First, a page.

Though much of the novel is historically accurate, the narrator—Louisa’s orphaned cousin, Susan Gray—is fictional. Fabricated to provide a window into the otherwise elusive author, Susan is as much the protagonist as Alcott.
O’Brien chronicles Alcott’s life during the Civil War, both in Concord, Massachusetts—where Emerson, Thoreau, and Hawthorne make guest appearances—and as a volunteer nurse in Washington, where she and Susan take inspiration from Clara Barton, the “Angel of the Battlefield.”
When war breaks out, the two set out for Washington, hoping to play a more intimate role in the war than the safety of Concord allowed. At Georgetown’s Union Hotel Hospital, where the young women nurse soldiers, they get more intimacy than they bargained for. Amid amputated limbs and typhoid fever, a gripping story of love, courage, betrayal, and liberation unfolds.
At times, the emotions traded among Louisa, Susan, and John Sulie, a soldier for whom they have a shared—and jealous—love, are so palpable it’s easy to forget that Susan is a made-up character. Fittingly, the power of fiction is one of the book’s themes: For Louisa, the stories she creates are an escape, a personal retreat. As Susan says, Louisa “could not tolerate the loss of the man she loved. . . . And so she created the story she could tolerate. Do we all not, in some way, do that with our lives?”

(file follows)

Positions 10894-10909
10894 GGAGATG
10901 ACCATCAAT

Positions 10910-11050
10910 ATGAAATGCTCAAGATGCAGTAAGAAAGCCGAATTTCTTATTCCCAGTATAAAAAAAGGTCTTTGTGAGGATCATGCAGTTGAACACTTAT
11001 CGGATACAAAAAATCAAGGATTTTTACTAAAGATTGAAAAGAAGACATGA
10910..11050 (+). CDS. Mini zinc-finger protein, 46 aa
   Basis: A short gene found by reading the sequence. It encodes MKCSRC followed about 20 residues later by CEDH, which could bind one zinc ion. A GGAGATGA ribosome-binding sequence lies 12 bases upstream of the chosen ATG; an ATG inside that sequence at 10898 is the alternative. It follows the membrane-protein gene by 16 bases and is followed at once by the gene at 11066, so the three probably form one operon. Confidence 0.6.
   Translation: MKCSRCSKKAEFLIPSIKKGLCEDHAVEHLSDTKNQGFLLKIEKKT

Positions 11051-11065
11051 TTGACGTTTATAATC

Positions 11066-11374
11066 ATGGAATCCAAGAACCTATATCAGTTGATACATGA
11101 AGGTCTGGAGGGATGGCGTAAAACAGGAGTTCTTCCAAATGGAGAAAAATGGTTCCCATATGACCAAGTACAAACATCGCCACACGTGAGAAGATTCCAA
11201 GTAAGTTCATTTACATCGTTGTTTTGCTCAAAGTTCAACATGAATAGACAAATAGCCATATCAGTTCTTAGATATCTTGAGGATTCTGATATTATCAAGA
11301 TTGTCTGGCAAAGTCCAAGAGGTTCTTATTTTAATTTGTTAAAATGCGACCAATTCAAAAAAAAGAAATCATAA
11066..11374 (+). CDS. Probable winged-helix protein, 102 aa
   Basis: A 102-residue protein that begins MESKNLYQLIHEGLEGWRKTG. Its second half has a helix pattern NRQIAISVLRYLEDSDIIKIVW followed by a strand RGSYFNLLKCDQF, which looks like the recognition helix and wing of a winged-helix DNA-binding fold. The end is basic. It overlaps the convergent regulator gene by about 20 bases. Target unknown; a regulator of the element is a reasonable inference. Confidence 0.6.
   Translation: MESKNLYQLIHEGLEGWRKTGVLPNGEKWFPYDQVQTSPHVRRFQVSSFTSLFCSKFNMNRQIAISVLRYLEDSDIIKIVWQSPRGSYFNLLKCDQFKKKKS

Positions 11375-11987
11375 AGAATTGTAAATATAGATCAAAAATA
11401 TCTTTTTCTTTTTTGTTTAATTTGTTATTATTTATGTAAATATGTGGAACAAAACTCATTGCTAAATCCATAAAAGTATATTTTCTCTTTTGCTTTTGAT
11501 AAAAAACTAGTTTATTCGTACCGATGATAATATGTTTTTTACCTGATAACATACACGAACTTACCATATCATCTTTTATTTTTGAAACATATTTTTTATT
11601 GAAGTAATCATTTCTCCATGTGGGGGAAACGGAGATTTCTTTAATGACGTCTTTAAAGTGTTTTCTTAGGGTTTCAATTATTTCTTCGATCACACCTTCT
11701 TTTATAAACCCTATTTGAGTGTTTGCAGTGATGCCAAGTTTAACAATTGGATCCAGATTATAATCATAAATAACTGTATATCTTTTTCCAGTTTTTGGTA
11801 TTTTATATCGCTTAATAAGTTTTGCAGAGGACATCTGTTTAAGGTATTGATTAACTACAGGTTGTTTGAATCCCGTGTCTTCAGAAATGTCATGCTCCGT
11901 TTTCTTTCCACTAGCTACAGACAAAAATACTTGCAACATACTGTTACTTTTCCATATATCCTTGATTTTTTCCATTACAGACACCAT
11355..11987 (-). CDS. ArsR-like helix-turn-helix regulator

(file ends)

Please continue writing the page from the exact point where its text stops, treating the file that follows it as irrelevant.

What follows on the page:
Despite her literary success, Alcott lamented much of the “sensational rubbish” she churned out to support her family; some biographers contend that this sense of duty hindered her from a “greater literary flowering.” Though this rich, eloquent book is in part a tribute to her, one might imagine that The Glory Cloak—a Little Women for a higher reading level—is the book Alcott always aspired to write.